21 Ways to Improve Your Evaluation

21 December, 2016

Annabel Jackson has been an evaluator for 30 years and run Annabel Jackson Associates Ltd for 27. She has carried out over 500 evaluations, taught across the UK and USA and recently written a book on new audience development. Annabel is the co-chair of the American Evaluation Association group on Arts, Museums and Audiences, where she helps curate the annual conference. At RESEO’s 2016 Autumn Conference Reflective Practice : Evaluation in Arts Education she presented a keynote entitled “21 Ways to Improve Your Evaluation”.

  1. Integrate. Review your evaluation systems, create and embed one system across projects and time periods.

  2. Bring it forward. Use evaluation to help clarify intended outcomes and capture your model from the very start of the project or programme.

  3. Focus. Strip out questions or methods that you don’t use and aren’t meaningful.

  4. Plan. Don’t try to do too much. Work up to more complicated analysis.

  5. Read. Evaluation is a profession. Let some of the great writers help you.

  6. Train. Appoint evaluation ambassadors and give them the training in evaluation.

  7. Conceptualise. Use a logic model to capture the theory of change behind your projects and the path to your intended outcomes.

  8. Identify key questions. Think about questions before methods, and spend time finding the questions that capture what is special about your organisation.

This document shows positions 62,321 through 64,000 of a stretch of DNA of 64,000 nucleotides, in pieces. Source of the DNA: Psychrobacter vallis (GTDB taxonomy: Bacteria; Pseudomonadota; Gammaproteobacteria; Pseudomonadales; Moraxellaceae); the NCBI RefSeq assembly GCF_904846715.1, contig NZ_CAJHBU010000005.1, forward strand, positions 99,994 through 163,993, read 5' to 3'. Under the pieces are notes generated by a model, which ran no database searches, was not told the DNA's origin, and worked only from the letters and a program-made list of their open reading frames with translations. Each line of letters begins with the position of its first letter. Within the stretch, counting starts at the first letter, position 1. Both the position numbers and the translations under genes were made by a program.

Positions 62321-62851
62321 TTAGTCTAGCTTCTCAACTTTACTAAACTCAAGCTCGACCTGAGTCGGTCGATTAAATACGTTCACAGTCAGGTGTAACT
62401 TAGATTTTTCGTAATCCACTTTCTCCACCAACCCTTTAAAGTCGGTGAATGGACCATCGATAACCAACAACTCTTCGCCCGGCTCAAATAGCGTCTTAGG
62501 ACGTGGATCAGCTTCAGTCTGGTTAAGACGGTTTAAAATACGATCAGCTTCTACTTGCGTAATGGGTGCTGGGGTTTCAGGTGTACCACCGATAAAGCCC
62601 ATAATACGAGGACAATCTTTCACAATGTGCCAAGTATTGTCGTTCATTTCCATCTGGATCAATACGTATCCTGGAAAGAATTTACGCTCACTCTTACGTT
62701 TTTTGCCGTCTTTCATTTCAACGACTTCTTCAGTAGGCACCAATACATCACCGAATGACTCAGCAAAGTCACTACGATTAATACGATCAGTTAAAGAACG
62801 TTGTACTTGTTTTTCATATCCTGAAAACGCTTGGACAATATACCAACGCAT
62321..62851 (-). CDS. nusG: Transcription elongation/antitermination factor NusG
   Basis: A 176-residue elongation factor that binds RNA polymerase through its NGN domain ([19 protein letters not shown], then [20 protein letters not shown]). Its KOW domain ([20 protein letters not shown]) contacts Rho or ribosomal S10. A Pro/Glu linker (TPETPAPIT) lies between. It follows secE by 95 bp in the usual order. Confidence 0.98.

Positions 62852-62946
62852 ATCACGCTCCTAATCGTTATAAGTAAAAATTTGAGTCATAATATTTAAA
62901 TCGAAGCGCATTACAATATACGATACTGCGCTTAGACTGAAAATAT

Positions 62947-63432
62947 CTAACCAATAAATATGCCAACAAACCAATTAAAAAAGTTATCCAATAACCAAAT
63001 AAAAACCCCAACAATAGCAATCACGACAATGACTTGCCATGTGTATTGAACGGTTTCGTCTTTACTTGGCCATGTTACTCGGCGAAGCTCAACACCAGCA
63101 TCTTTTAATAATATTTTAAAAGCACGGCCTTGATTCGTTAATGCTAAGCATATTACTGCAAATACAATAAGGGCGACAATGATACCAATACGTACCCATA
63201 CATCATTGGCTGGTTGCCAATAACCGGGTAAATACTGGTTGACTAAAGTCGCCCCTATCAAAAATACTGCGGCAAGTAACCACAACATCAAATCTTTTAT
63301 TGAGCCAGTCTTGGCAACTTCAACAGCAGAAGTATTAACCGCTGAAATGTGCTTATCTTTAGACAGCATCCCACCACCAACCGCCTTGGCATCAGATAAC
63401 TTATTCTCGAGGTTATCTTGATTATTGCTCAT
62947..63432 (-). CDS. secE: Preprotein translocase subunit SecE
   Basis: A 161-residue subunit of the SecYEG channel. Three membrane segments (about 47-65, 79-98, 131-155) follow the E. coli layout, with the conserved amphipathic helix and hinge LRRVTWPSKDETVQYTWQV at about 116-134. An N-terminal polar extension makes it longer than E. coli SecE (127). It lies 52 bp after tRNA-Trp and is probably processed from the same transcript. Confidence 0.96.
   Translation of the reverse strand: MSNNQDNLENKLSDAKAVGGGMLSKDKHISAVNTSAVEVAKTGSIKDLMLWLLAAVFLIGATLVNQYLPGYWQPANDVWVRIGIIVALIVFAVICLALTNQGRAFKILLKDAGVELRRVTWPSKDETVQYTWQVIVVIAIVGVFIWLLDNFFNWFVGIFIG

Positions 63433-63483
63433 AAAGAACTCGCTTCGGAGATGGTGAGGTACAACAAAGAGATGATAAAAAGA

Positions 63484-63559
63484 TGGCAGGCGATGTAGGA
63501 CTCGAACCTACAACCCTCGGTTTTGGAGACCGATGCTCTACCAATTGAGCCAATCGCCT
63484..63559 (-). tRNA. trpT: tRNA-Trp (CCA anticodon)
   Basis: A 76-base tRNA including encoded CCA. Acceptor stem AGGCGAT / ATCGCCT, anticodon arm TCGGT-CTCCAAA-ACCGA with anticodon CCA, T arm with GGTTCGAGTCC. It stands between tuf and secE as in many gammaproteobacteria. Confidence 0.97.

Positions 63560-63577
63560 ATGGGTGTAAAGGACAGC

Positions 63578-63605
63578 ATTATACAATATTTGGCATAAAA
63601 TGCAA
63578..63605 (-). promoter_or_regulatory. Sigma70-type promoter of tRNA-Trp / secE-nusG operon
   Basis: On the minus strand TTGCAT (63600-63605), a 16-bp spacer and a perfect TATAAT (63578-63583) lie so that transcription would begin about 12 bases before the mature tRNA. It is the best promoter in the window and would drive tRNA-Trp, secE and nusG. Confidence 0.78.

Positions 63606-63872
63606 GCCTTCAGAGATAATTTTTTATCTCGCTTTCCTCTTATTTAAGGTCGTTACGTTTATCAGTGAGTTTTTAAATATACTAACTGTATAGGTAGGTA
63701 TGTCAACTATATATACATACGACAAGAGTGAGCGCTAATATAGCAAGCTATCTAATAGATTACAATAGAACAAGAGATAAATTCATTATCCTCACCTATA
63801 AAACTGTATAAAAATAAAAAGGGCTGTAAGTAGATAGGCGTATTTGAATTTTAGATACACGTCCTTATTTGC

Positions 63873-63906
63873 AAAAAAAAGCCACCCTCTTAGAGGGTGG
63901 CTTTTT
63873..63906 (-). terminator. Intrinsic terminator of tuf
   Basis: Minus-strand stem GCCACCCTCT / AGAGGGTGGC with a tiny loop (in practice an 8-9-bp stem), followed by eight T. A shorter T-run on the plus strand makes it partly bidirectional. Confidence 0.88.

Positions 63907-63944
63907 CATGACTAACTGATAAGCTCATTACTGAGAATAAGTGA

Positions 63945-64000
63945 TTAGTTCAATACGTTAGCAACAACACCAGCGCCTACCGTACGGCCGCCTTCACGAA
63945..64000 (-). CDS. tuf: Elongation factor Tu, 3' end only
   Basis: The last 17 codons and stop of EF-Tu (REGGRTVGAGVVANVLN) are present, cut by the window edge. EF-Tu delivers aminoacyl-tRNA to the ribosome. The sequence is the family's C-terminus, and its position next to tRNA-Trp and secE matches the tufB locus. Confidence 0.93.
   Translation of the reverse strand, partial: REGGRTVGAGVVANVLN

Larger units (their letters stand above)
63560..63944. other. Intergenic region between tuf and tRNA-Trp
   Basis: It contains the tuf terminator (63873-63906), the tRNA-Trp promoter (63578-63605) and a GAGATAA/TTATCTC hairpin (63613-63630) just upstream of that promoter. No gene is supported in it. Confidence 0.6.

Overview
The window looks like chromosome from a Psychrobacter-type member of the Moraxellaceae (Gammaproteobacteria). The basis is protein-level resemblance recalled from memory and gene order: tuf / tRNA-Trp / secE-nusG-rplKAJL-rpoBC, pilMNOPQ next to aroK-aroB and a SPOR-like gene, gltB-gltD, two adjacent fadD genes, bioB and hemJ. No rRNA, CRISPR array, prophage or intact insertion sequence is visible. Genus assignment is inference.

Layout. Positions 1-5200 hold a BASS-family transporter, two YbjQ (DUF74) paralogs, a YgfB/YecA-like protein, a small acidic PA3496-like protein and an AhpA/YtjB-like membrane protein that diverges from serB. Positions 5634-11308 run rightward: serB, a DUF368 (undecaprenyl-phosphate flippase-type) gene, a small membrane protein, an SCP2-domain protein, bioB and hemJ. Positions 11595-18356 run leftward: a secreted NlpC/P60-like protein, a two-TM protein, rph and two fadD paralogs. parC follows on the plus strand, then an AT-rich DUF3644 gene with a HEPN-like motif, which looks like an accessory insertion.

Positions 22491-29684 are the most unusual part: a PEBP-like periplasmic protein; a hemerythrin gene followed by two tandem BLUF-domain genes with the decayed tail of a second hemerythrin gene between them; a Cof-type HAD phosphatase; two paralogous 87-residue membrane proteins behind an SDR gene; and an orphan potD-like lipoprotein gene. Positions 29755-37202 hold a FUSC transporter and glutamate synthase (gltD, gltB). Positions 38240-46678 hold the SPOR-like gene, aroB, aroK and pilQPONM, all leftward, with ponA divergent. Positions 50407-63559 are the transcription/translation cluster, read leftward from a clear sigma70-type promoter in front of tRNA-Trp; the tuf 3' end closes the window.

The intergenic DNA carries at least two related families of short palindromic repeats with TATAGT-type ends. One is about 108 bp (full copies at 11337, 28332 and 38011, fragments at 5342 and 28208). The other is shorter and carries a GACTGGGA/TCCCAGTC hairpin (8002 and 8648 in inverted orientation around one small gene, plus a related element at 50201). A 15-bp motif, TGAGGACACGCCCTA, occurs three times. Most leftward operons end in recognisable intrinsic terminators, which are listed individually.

9. Use an observation form. Capture learning about participative sessions systematically.

  10. Question check questionnaires. Check that each question is clear, precise, meaningful and relevant to the respondent.

  11. Create audience panels. Run focus groups with the same group and develop champions for the organisation.

  12. Measure culture change. Use a staff survey to capture long term changes in values.

  13. Run a learning seminar. Capture lessons systematically and keep a record for the future.

  14. Measure outcomes. Analyse beliefs e.g. confidence, learning, skills e.g. creativity, feelings e.g. enjoyment, behaviour and attitudes, which are unified in wellbeing.

  15. Do discriminant analysis. Analyse audience segments separately to see how experiences differ and allow for different response rates.

  16. Measure partnership. Ask precise questions about how collaboration should change.

  17. Follow up participants. Track participants to see long term outcomes and journeys.

  18. Code qualitative data. Do not leave answers to open questions undigested.

  19. Track use. Monitor implementation of recommendations.

  20. Publicise. Ensure stakeholders know that you have acted on their comments.

  21. Share. Collaborate with other arts organisations on methods, training, analysis and advocacy.

Annabel Jackson Associates Ltd

Website: www.AnnabelJacksonAssociates.com